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Gays just wanted to have fun at HRC ball

LGBT advocates, buoyed by inaugural speech, celebrate 2nd term



Tammy Baldwin, United States Senate, Wisconsin, Democratic Party, Human Rights Campaign, inauguration 2013, gay news, Washington Blade
Tammy Baldwin, United States Senate, Wisconsin, Democratic Party, Human Rights Campaign, inauguration 2013, gay news, Washington Blade

Sen. Tammy Baldwin (D-Wisc.) speaks at HRC’s inaugural celebration (Washington Blade photo by Michael Key)

The official start of President Obama’s second term was cause for excitement on Monday at the Human Rights Campaign’s “Out for Equality” inaugural ball.

A jubilant crowd of about 1,500 donned tuxedos and designer duds after Obama was sworn into office by Chief Justice of the Supreme Court John Roberts and the inaugural parade. They braved the cold night to gather at D.C.’s Mayflower Hotel, which sported a rainbow flag above its front entrance.

Audra McDonald, gay news Washington Blade

Audra McDonald (Washington Blade photo by Michael Key)

Entertainment included Audra McDonald, a five-time Tony Award winner, and Will Swenson, a Tony nominated actor known for his roles in “Priscilla Queen of the Desert” and “Hair.” Ending the celebration was gay icon Cyndi Lauper, a longtime HRC supporter, who closed the night with a rendition of “Girls Just Want to Have Fun.” Chris Matthews, host of MSNBC’s “Hardball,” also made an appearance.

A number of high-profile pro-LGBT figures made appearances. At one point the stage featured Sen. Al Franken (D-Minn.,) the leader on anti-bullying legislation in the Senate; New Hampshire Gov. Maggie Hassan, whose recent election assured the preservation of marriage equality in her state; and Newark Mayor Cory Booker, a rising Democratic star considering a bid to represent New Jersey in the U.S. Senate.

But the political star who received the most attention during the ball was lesbian Sen. Tammy Baldwin (D-Wis.), who called for a toast to Obama in response to LGBT references in his inaugural address after Human Rights Campaign President Chad Griffin introduced her on stage.

“I was so struck in the passage about going from Seneca Falls to Selma to Stonewall — all of us working so hard to advance true equality, but all woven into the small fabric of our American story,” Baldwin said.

Baldwin declined to take questions from the Washington Blade after her remarks.

As he shook hands with supporters, Booker took a question from the Blade about the prospects of legalizing same-sex marriage in New Jersey. The Democratic legislature last year passed marriage legislation, but Gov. Chris Christie vetoed it.

“It’s still not a matter of not if, but when,” Booker said. “But that doesn’t mean that we shouldn’t be pushing and working for it every single day. So, hopefully we can still override the governor’s veto, or frankly, in the next election in November, bring in a governor who shares the values of the majority of the state of New Jersey that will stand up for marriage equality.”

But the buzz during the party was the inaugural speech Obama delivered a few hours earlier in which he twice included the LGBT community by including the 1969 Stonewall riots in his speech.

“Our journey is not complete until our gay brothers and sisters are treated like anyone else under the law – for if we are truly created equal, then surely the love we commit to one another must be equal as well,” he also said.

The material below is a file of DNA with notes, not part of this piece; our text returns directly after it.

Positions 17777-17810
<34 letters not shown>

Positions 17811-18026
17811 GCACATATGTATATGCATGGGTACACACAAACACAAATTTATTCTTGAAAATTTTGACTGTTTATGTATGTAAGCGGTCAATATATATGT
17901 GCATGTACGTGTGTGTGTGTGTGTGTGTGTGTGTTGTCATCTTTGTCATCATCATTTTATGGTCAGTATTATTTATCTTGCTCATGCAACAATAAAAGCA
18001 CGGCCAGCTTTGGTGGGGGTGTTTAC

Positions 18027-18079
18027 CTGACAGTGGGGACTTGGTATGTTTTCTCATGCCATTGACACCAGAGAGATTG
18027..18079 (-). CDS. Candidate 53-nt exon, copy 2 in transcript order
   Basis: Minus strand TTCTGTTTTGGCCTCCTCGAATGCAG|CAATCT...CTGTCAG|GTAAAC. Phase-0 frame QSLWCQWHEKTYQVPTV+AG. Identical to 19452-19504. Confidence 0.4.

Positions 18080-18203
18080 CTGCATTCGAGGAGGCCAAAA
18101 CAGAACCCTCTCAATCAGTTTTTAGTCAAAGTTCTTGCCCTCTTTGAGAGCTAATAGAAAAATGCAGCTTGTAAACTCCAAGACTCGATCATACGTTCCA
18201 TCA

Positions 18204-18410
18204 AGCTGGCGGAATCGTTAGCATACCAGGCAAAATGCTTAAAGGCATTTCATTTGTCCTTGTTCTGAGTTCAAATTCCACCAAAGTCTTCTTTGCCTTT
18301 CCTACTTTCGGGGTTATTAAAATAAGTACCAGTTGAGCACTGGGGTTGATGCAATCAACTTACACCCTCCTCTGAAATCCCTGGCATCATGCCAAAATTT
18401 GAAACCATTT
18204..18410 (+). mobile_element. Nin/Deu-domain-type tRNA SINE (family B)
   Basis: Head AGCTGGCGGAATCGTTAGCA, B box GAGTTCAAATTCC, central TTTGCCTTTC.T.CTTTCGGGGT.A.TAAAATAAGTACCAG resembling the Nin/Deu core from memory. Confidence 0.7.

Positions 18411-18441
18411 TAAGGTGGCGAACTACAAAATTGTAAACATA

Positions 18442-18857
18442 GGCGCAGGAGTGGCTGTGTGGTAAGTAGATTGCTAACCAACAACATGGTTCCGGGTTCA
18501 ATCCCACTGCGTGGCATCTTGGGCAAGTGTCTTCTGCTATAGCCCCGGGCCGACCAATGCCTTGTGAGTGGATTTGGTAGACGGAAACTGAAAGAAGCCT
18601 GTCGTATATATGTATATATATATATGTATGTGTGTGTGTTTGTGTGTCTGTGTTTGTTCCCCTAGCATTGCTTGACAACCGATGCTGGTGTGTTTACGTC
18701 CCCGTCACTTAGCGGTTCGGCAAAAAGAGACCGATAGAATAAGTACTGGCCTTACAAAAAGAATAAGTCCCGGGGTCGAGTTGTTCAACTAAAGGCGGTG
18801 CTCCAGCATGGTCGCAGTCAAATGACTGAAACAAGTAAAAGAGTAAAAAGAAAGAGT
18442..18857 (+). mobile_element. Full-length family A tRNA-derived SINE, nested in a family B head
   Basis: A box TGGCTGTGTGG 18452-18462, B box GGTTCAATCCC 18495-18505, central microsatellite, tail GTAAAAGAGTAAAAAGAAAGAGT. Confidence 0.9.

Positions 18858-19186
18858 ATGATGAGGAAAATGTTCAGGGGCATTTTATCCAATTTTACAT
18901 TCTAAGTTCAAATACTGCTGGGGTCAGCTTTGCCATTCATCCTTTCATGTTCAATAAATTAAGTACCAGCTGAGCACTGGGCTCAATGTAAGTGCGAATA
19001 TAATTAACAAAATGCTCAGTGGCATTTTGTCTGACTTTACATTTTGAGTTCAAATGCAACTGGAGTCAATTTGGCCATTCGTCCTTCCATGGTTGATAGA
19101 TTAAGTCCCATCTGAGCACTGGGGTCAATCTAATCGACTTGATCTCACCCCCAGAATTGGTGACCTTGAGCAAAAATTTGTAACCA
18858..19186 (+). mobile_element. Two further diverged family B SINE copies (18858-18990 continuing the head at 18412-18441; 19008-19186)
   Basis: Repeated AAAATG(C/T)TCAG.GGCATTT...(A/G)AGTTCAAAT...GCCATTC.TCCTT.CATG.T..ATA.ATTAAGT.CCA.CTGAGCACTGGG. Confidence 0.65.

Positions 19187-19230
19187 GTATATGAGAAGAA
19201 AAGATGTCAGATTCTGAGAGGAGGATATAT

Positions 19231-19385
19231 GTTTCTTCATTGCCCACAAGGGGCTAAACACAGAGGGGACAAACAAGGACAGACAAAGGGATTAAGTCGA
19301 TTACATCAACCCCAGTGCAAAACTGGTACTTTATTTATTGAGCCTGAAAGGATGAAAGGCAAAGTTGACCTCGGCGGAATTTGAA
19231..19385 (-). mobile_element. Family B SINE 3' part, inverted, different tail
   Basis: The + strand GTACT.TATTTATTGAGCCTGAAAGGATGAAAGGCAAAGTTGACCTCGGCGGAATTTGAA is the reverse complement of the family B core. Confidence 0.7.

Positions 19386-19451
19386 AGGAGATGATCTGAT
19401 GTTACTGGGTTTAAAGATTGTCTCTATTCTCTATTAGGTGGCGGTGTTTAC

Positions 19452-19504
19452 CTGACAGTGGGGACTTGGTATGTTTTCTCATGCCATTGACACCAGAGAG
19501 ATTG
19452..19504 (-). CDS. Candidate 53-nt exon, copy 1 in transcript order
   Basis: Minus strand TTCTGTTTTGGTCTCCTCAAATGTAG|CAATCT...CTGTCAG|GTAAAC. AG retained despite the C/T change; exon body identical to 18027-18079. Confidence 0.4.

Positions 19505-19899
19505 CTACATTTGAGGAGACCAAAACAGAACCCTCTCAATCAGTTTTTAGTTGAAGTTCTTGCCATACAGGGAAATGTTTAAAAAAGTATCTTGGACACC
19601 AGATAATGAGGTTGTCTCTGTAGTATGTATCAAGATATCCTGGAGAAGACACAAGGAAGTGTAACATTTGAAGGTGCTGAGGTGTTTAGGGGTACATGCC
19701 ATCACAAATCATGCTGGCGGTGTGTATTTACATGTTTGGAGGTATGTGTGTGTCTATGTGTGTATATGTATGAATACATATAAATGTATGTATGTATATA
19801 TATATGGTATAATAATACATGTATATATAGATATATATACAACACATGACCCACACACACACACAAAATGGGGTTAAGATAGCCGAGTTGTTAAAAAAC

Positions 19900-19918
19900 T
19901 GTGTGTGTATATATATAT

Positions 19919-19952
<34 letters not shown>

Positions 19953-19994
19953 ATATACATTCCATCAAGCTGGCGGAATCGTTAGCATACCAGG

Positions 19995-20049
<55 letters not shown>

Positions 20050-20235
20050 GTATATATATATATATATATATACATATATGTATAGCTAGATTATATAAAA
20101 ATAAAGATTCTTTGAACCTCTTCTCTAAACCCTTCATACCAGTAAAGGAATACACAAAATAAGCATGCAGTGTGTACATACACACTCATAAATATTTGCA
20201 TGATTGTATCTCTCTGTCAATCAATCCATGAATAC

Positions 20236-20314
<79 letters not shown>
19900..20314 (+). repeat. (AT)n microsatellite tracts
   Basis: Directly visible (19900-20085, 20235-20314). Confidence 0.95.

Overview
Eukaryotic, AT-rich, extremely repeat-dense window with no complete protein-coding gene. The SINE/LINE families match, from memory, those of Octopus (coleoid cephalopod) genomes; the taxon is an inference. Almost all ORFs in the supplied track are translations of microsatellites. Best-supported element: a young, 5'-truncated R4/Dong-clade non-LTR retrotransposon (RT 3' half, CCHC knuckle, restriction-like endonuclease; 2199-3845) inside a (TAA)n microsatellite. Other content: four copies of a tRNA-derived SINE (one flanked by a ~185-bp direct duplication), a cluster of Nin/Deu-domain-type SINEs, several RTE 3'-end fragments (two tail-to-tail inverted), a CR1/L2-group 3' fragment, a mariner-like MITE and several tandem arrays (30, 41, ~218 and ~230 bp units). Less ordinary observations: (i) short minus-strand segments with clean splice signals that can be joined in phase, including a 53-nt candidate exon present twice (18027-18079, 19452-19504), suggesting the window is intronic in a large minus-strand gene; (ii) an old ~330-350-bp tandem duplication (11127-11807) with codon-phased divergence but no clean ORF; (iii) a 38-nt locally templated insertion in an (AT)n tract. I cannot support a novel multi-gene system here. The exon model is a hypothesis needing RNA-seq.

It was the first time a U.S. president had ever addressed the LGBT community in an inaugural address.

Rep. Sean Patrick Maloney (D-N.Y.), the newly seated gay U.S. House member, was among those who praised Obama’s speech and said he “became emotional” listening to the president deliver his remarks on LGBT rights.

Sean Patrick Maloney, New York, United States Congress, Democratic Party, gay news, Washington Blade

Rep. Sean Patrick Maloney (D-N.Y.) (Washington Blade photo by Michael Key)

“I’ve never been more proud of an American president,” Maloney said. “I thought about my kids and I brought my kids who are African American to watch the president because I wanted them to understand that anyone can do anything in this country, but I never imagined that they would also get a lesson on how we’re all equal regardless not just of race, but sexual orientation and to receive that lesson from the president was beautiful and remarkable.”

Gay Democratic lobbyist Steve Elmendorf also had high praise for Obama’s decision to include LGBT references in his inaugural address, calling it “historic.”

“It was surprising, I guess,” Elmendorf said. “We know where he is, but at an inaugural event, nobody has ever said ‘gay’ at an inaugural. Nobody has ever done such a good job of making the case about how the gay rights movement, sort of follows from the women’s rights movement and civil rights movement and put it all together. There were not a lot of dry eyes among the gays watching that speech.”

Corey Johnson, a gay New York City Council candidate, echoed that sentiment.

“I was pleased when Stonewall was put in the same sentence as Seneca Falls and Selma and I thought that could have been enough, but then to go on and explicitly talk about equal rights for LGBT Americans for the first time ever in an inaugural address I thought was unexpected, yet incredibly welcomed, so I was very moved actually,” Johnson said.

Michael K. Lavers contributed to this article.

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  1. Lee

    January 22, 2013 at 9:32 pm

    In the text: “Will Sweson” should be “Will Swenson”; “who’s” should be “whose”. In the tags: “Corey Booker” should be “Cory Booker”.

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Federal Government

Veterans can now identify as transgender, nonbinary on their VA medical records

About 80 percent of trans veterans have encountered a hurtful or rejecting experience in the military because of their gender identity



Graphic via U.S. Department of Veterans Affairs

Veterans Affairs Secretary Denis McDonough announced Wednesday that his department added the options of transgender male, transgender female, nonbinary and other, when veterans select their gender, in medical records and healthcare documentation.

“All veterans, all people, have a basic right to be identified as they define themselves,” VA Secretary Denis McDonough said in a statement. “This is essential for their general well-being and overall health. Knowing the gender identity of transgender and gender-diverse veterans helps us better serve them.”